Your chance to put new ideas for old urban spaces to Boris Johnson and co comes to an end this week, as the deadline for the High Line for London competition draws to a close. This open call for submissions, hosted by the Mayor of London, the Garden Museum and the Landscape Institute, while drawing inspiration from the Manhattan's High Line - the mile-long park built on a disused viaduct which opened in 2011 - does not restrict suggestions to old railway tracks. More surprisingly, the rules state that entrants should "not be constrained by any restrictions such as current planning law, land ownership, budgets or health and safety issues."
Instead, the brief suggests that entries might explore "new ideas about the relationship between architecture and public and private green spaces" as well as the creation of "edible landscapes and shared cultivation areas." Judges include Joshua David and Robert Hammond, Founders of the NY High Line and Dr. Penelope Curtis, Director of Tate Britain.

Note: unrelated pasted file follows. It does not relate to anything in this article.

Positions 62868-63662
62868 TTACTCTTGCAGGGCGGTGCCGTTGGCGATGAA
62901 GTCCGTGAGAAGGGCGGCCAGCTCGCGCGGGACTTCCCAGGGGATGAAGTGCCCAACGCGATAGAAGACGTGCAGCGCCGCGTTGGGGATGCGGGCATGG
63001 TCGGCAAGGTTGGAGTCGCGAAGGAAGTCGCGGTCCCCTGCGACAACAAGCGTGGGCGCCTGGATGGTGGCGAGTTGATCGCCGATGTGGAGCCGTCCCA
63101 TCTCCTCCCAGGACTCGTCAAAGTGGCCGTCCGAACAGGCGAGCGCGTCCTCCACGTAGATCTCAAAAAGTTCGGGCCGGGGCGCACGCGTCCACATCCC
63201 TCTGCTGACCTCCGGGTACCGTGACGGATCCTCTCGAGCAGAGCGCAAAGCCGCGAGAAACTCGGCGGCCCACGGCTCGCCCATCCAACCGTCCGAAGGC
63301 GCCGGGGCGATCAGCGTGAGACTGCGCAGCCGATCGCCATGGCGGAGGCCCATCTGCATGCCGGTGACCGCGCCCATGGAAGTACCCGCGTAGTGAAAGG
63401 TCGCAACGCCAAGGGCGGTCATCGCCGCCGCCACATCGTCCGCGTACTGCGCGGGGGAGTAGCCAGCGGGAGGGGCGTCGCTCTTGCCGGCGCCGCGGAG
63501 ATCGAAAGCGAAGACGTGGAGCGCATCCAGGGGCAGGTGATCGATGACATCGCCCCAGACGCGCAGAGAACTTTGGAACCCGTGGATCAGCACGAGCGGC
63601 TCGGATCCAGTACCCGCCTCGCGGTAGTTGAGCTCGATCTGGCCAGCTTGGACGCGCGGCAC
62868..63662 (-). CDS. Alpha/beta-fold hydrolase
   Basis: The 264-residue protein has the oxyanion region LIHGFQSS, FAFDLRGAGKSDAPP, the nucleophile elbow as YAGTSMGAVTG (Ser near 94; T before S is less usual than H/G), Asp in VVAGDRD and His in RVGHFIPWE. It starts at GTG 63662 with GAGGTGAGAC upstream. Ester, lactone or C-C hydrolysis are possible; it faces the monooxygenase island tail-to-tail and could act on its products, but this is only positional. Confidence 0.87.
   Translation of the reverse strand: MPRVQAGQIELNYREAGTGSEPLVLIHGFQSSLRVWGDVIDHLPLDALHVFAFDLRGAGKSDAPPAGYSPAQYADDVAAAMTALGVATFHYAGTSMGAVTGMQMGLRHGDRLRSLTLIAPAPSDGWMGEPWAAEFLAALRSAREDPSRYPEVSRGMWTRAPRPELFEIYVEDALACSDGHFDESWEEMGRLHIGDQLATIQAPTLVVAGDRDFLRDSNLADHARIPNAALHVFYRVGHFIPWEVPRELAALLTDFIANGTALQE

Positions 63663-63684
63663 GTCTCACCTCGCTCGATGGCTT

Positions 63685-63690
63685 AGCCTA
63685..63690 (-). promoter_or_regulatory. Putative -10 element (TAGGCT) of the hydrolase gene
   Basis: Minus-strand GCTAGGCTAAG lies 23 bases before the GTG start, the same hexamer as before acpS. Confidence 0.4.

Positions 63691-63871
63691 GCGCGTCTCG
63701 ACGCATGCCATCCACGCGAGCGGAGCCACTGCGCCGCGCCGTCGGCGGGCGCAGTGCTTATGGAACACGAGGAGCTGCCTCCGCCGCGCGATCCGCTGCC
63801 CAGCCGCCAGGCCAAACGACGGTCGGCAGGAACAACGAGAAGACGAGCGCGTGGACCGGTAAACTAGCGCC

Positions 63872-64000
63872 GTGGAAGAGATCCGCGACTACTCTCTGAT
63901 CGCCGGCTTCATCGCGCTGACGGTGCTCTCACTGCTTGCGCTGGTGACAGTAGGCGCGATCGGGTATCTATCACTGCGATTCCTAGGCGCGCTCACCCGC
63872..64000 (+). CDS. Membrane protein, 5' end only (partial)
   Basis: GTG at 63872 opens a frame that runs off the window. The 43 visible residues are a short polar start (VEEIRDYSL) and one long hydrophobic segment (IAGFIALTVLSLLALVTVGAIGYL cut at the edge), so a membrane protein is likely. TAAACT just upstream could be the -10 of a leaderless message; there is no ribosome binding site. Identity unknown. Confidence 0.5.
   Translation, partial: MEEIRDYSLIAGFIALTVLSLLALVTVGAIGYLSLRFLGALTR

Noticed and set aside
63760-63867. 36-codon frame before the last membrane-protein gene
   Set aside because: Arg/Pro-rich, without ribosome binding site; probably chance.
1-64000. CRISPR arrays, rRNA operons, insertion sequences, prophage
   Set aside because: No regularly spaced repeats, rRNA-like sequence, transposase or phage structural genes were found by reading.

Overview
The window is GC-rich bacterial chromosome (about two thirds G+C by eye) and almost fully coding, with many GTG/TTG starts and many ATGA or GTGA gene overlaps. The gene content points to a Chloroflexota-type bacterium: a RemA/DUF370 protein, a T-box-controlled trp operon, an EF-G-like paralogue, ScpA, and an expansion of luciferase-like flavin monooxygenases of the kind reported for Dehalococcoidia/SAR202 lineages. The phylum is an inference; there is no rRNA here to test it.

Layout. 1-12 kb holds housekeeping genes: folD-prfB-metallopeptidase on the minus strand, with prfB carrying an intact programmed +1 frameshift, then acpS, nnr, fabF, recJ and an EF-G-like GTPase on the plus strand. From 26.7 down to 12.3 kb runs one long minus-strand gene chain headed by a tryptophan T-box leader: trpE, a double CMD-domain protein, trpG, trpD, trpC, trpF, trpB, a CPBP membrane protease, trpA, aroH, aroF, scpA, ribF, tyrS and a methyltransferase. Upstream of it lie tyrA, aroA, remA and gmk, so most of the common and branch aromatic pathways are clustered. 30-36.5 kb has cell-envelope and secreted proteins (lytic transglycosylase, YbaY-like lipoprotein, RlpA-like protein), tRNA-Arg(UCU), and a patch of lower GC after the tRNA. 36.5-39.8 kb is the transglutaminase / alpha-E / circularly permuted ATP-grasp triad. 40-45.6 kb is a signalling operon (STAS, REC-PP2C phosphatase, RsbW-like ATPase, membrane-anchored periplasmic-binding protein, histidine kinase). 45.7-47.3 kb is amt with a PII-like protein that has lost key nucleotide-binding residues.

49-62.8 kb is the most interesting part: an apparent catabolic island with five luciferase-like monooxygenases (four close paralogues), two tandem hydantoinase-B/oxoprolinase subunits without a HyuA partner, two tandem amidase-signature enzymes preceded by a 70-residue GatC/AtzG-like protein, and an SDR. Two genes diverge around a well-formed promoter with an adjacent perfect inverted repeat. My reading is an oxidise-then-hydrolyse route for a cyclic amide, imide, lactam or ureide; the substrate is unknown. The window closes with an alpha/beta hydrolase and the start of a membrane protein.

Despite these blue-sky guidelines, some architects, such as Gareth Morris from London's What If practice, have already drawn-up briefs for railway line parks, quite independently of this competition. Nevertheless, if you've always dreamed of a multi-storey allotment in Battersea power station, a Docklands adventure playground, or know of a lovely derelict train bridge that’s crying out for a public water feature, it's time to get this down on paper. Ideas should be submitted on an A1 board, by 2pm this Friday to The Garden Museum Lambeth Palace Road London SE1. While there's guarantee the winning submission will be built, but the winner be awarded with £2,500 by Mayor Johnson at part of The High Line Symposium, also taking place at the Garden Museum from 5-8 October 2012.